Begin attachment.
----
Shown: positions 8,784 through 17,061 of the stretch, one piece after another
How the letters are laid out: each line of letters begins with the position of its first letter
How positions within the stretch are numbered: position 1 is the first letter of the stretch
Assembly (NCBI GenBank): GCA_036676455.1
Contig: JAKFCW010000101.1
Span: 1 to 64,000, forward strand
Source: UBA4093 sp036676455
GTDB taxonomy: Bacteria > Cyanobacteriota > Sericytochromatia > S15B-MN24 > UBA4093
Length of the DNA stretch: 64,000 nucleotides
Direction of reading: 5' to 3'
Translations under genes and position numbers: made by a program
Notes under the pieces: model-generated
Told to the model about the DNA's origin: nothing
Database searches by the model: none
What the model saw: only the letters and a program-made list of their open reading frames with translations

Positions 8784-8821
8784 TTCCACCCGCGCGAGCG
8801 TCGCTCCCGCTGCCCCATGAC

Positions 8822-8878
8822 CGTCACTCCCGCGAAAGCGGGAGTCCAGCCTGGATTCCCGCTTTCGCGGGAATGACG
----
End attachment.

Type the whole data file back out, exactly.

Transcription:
Shown: positions 8,784 through 17,061 of the stretch, one piece after another
How the letters are laid out: each line of letters begins with the position of its first letter
How positions within the stretch are numbered: position 1 is the first letter of the stretch
Assembly (NCBI GenBank): GCA_036676455.1
Contig: JAKFCW010000101.1
Span: 1 to 64,000, forward strand
Source: UBA4093 sp036676455
GTDB taxonomy: Bacteria > Cyanobacteriota > Sericytochromatia > S15B-MN24 > UBA4093
Length of the DNA stretch: 64,000 nucleotides
Direction of reading: 5' to 3'
Translations under genes and position numbers: made by a program
Notes under the pieces: model-generated
Told to the model about the DNA's origin: nothing
Database searches by the model: none
What the model saw: only the letters and a program-made list of their open reading frames with translations

Positions 8784-8821
8784 TTCCACCCGCGCGAGCG
8801 TCGCTCCCGCTGCCCCATGAC

Positions 8822-8878
8822 CGTCACTCCCGCGAAAGCGGGAGTCCAGCCTGGATTCCCGCTTTCGCGGGAATGACG